#### Noegddgeon

Hello, everybody. A problem I was assigned to solve was the following, where I needed to condense the expression into one single radical:

$$\displaystyle \sqrt{6}\sqrt{2}$$

Here's my steps for solving it:

$$\displaystyle 6^{1/3} * 2^{1/2}$$

$$\displaystyle 12^{5/6}$$

$$\displaystyle \sqrt{12^5}$$

However, the book gives the answer as $$\displaystyle \sqrt{288}$$. I don't understand why this is, and I would greatly appreciate any help in figuring so out. :] Thank you much.

Colton

Hello, everybody. A problem I was assigned to solve was the following, where I needed to condense the expression into one single radical:

$$\displaystyle \sqrt{6}\sqrt{2}$$

Here's my steps for solving it:

$$\displaystyle 6^{1/3} * 2^{1/2}$$

$$\displaystyle 12^{5/6}$$ You cannot multiply the 6 by the 2 and add the indices like this!

$$\displaystyle \sqrt{12^5}$$

However, the book gives the answer as $$\displaystyle \sqrt{288}$$. I don't understand why this is, and I would greatly appreciate any help in figuring so out. :] Thank you much.

Colton
Hi Colton,

$$\displaystyle 6^{\frac{1}{3}}2^{\frac{1}{2}}=\left(36^{\frac{1}{2}}\right)^{\frac{1}{3}}\left(8^{\frac{1}{3}}\right)^{\frac{1}{2}}$$

$$\displaystyle =\left(36(8)\right)^{\frac{1}{6}}$$

#### Noegddgeon

Thank you very much for your reply. However, I'm still a little unsure as to how you got the 36 and the 8 in the steps which you showed me. I understand now that I cannot add the indices as I had done. Further help would be greatly appreciated. :] Thanks again.

Colton

Sure,

$$\displaystyle 6^2=36\ \Rightarrow\ 6=36^{\frac{1}{2}}$$

The $$\displaystyle 6^{\frac{1}{3}}$$ can now be written with a power of $$\displaystyle \frac{1}{3}\ \frac{1}{2}$$

which we multiply to get $$\displaystyle \frac{1}{6}$$

Same with the 2, except we use $$\displaystyle 2^3=8\ \Rightarrow\ 2=8^{\frac{1}{3}}$$

Again we have an index where we obtain $$\displaystyle \frac{1}{6}$$

The final answer can then be obtained since both fractions are to the power of a sixth,
just as we may write $$\displaystyle 12^2=144$$

as $$\displaystyle 12^2=[4(3)]^2=4^23^2=16(9)=144$$

#### Noegddgeon

Thank you much for clarifying. Are these rules particular to these kinds of problems, with fractionized exponents? I was following the rule I saw in my textbook when I added the indices with that multiplication problem. The example is shown in my workbook as so:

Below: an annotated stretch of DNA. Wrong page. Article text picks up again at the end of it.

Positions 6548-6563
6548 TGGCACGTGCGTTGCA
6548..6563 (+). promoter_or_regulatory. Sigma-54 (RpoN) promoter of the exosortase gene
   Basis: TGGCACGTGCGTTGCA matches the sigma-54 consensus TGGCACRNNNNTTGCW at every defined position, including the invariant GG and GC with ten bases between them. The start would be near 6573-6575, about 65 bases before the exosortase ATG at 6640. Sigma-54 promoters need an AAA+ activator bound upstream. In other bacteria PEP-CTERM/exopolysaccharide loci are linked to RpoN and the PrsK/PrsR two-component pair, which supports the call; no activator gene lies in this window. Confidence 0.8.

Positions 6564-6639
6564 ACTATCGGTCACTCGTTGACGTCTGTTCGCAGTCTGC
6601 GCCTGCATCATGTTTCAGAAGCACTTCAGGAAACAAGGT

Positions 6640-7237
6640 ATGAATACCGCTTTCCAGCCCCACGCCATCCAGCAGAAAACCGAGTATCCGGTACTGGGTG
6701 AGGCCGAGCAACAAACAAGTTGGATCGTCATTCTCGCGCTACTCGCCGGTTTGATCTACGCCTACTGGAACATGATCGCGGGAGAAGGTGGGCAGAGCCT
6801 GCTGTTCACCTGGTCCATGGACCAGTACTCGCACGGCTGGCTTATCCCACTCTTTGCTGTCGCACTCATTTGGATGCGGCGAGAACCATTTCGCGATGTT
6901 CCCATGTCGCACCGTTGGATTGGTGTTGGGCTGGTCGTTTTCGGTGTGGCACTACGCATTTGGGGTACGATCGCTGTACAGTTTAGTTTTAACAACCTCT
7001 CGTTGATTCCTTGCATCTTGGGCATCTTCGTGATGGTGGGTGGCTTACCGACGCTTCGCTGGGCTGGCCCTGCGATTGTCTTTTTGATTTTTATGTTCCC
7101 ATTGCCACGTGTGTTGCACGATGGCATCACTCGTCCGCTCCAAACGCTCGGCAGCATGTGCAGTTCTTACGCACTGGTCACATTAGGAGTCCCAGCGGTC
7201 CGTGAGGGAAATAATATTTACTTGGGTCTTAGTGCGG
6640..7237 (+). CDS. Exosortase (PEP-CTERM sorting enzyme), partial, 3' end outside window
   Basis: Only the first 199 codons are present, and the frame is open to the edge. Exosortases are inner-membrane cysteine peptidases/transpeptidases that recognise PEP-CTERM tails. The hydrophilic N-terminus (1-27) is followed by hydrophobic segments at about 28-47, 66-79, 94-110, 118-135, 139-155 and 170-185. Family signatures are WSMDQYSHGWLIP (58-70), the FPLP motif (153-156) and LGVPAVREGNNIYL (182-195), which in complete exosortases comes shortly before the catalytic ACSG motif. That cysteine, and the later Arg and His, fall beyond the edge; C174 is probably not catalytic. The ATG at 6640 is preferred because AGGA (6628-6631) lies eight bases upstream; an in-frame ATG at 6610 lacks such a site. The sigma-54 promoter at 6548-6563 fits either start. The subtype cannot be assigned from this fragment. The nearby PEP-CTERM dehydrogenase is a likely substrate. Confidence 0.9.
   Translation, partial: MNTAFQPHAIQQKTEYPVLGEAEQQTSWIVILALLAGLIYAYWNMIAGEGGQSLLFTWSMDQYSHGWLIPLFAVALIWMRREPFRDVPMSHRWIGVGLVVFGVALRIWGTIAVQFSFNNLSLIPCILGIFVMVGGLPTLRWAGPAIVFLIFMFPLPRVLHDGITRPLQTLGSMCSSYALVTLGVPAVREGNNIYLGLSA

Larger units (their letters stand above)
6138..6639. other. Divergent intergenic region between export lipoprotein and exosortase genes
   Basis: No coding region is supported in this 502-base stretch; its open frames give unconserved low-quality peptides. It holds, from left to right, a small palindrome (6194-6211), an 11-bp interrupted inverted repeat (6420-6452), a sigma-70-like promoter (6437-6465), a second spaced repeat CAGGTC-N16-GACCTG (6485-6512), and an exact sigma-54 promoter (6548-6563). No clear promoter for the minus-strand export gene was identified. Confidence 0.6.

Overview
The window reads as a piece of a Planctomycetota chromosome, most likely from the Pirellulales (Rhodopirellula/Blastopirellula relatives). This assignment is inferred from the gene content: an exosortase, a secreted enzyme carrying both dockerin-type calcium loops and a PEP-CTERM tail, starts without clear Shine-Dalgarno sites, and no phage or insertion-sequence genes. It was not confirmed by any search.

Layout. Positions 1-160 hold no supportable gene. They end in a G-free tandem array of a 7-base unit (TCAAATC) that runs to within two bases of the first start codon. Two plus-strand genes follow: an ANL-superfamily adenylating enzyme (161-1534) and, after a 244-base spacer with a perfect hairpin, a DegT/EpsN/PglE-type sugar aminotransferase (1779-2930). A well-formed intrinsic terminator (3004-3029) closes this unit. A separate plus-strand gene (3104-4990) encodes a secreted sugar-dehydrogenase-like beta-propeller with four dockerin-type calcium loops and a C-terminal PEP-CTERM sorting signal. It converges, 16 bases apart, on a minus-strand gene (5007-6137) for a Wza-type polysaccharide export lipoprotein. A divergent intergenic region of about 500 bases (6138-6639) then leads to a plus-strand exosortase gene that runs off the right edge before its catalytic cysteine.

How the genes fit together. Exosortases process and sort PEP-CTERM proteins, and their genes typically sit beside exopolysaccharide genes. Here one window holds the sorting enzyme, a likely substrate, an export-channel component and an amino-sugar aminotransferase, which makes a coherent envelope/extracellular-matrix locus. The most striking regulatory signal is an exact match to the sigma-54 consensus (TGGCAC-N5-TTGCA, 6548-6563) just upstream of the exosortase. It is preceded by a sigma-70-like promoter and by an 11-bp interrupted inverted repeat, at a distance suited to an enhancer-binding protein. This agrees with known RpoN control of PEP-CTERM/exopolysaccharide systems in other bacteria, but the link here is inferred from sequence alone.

$$\displaystyle x^{5/6} * x^{2/3}$$

$$\displaystyle x^{9/6}$$

However, I notice that they both use x and not different numbers like the example which I gave you. I would like for this to be as clear as possible for myself so that I won't have any trouble further down the road. :] Thank you very much for your help and your time.

Colton

Thank you much for clarifying. Are these rules particular to these kinds of problems, with fractionized exponents? I was following the rule I saw in my textbook when I added the indices with that multiplication problem. The example is shown in my workbook as so:

$$\displaystyle x^{5/6} * x^{2/3}$$

$$\displaystyle x^{9/6}$$

However, I notice that they both use x and not different numbers like the example which I gave you. I would like for this to be as clear as possible for myself so that I won't have any trouble further down the road. :] Thank you very much for your help and your time.

Colton
Hi colton,

that one is slightly different....

$$\displaystyle x^{\frac{5}{6}}x^{\frac{2}{3}}=x^{\frac{5}{6}}x^{\frac{4}{6}}=x^{\frac{5}{6}+\frac{4}{6}}$$

In that case you add the exponents because x is a particular value.

You need to know the difference between when you add or multiply the exponents.

For example......

$$\displaystyle 2^22^3=(2*2)(2*2*2)$$

That's 5 twos multiplied together, so it's $$\displaystyle 2^5$$

However $$\displaystyle \left(2^2\right)^3=(2*2)(2*2)(2*2)$$

which is 6 twos multiplied together, so it's $$\displaystyle 2^6$$

$$\displaystyle x^a*x^b=x^{a+b}$$

$$\displaystyle \left(x^a\right)^b=x^{ab}$$

Also, as in your earlier example

$$\displaystyle x^a*y^a=(xy)^a$$

since $$\displaystyle 2^2*3^2=2*2*3*3=2*3*2*3=(2*3)(2*3)=(2*3)^2$$ and so on

• Noegddgeon